Sonnet 19: For beauty’s pattern to succeeding men

Lena Levin. Sonnet 19: For beauty's pattern to succeeding men

Sonnet 19: For beauty’s pattern to succeeding men. 20″x20″ (50.8 x 50.8 cm). Oil on linen. 2012.


William Shakespeare. Sonnet 19

Devouring Time, blunt thou the lion’s paws,
And make the earth devour her own sweet brood;
Pluck the keen teeth from the fierce tiger’s jaws,
And burn the long-lived phoenix in her blood;
Make glad and sorry seasons as thou fleet’st,
And do whate’er thou wilt, swift-footed Time,
To the wide world and all her fading sweets;
But I forbid thee one most heinous crime:
O! carve not with thy hours my love’s fair brow,
Nor draw no lines there with thine antique pen;
Him in thy course untainted do allow
For beauty’s pattern to succeeding men.
Yet, do thy worst old Time: despite thy wrong,
My love shall in my verse ever live young.

Patrick Stewart reading this sonnet

Michelangelo. DavidThe reference point for this translation is, of course, Michelangelo’s David – the image inevitably suggested by the very concept of “beauty’s pattern to succeeding men”, by the mention of carving, and, last but not least, by the powerful, truly timeless, rhythm of the third quatrain.

In the painting, David is imbued with the warmth of life absent from the marble, but subjected to destructive red brushstrokes of devouring time. Both are contrasted to the blue movement emanating from his sling, the eternal symbol of seemingly impossible victory, this time, against the fierce Goliath of time.

Sonnet 18: Thy eternal summer

Lena Levin. Sonnet 18: Thy eternal summer

Sonnet 18: Thy eternal summer. 20″x20″ (50.8 x 50.8 cm). Oil on linen. 2012.


William Shakespeare. Sonnet 18

Shall I compare thee to a summer’s day?
Thou art more lovely and more temperate:
Rough winds do shake the darling buds of May,
And summer’s lease hath all too short a date:

Sometime too hot the eye of heaven shines,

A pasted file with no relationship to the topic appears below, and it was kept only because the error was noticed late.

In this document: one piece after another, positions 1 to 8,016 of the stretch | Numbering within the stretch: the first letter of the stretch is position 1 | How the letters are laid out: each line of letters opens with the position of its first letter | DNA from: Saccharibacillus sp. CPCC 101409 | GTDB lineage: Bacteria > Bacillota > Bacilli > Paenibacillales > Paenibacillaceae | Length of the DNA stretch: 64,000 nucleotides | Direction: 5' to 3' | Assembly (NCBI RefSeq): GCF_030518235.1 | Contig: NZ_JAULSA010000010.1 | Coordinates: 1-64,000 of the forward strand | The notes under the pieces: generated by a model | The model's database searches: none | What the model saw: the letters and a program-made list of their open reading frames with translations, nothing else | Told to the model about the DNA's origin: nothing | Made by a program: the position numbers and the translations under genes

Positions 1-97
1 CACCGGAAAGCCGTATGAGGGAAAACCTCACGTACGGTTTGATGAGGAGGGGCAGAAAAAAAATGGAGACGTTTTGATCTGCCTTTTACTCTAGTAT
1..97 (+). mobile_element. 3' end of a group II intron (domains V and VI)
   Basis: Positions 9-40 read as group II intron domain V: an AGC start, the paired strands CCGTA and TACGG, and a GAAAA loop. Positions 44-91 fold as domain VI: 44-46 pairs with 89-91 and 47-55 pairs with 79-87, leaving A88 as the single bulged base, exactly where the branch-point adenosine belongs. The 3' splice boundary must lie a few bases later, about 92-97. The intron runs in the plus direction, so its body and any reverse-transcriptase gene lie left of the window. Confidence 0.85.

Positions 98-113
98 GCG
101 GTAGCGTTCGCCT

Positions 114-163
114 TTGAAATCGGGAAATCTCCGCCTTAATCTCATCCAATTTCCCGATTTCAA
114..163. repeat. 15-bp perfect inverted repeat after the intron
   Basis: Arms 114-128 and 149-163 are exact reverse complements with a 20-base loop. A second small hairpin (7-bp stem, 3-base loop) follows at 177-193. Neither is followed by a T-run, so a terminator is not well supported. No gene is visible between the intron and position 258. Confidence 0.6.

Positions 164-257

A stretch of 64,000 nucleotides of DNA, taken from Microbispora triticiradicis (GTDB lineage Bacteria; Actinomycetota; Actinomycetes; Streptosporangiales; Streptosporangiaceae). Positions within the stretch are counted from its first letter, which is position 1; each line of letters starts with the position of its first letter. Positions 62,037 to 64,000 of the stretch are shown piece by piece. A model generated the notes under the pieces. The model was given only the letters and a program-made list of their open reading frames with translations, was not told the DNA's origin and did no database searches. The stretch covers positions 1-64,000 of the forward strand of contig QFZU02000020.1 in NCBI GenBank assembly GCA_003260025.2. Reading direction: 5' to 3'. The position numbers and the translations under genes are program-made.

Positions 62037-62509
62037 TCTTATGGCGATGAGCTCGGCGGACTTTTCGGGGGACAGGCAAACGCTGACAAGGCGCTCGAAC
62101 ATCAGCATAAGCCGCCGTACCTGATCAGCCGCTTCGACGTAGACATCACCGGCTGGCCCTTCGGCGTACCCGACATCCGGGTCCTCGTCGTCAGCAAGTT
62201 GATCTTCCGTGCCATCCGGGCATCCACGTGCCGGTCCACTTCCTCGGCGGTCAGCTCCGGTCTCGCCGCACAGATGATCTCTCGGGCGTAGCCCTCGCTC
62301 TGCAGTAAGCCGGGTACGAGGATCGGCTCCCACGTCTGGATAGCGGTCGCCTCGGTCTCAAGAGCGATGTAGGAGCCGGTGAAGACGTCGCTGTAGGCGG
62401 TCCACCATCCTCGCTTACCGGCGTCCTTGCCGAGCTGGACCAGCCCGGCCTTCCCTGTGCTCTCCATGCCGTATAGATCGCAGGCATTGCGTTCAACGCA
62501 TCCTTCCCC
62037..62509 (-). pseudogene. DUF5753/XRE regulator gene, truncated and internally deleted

And often is his gold complexion dimm’d;
And every fair from fair sometime declines,
By chance or nature’s changing course untrimm’d;

But thy eternal summer shall not fade
Nor lose possession of that fair thou owest;
Nor shall Death brag thou wander’st in his shade,
When in eternal lines to time thou growest:

So long as men can breathe or eyes can see,
So long lives this and this gives life to thee.

David Tennant reading this sonnet

I don’t have much to say about this translation into painting; maybe because words utterly fail me in the face of this poem. In short, I was looking here for something sunnier than the sun and bluer than the sky, and yet closer to us.

Sonnet 17: Stretched metre of an antique song

Lena Levin. Sonnet 17: Stretched metre of an antique song

Sonnet 17: Stretched metre of an antique song. 20″x20″ (50.8 x 50.8 cm). Oil on linen.


William Shakespeare. Sonnet 17

Who will believe my verse in time to come,
If it were filled with your most high deserts?
Though yet heaven knows it is but as a tomb
Which hides your life, and shows not half your parts.
If I could write the beauty of your eyes,
And in fresh numbers number all your graces,
The age to come would say ‘This poet lies;
Such heavenly touches ne’er touched earthly faces.’
So should my papers, yellowed with their age,
Be scorned, like old men of less truth than tongue,
And your true rights be termed a poet’s rage
And stretched metre of an antique song:

But were some child of yours alive that time,
You should live twice, in it, and in my rhyme.


Diana Quick reading this sonnet.

Domenico Ghirlandaio. Piero di Lorenzo de Medici.

Domenico Ghirlandaio. Piero di Lorenzo de Medici.

For this work, I needed an “antique” painting to stand for the antique song of the sonnet: something not quite believable and somewhat stretched technically, and maybe even yellowed with age.

Since the Early Renaissance would certainly be somewhat “antique” for the future envisioned by Shakespeare, this painting loosely references Domenico Ghirlandaio’s portrait of Piero, the eldest son of Lorenzo de Medici. On the one hand, we don’t quite believe this depiction: the son of Lorenzo the Magnificent had in all probability been somewhat idealized by the artist, albeit for reasons quite different from Shakespeare’s. On the other hand, this portrait has that exact mixture of realism with the stylistic imprint of its time that I needed for a translation of this sonnet: it’s straightforward and somewhat naive colour harmony, elongated face with visible stylistic residues of the Florentine tradition to insert portraits of patrons into religious paintings.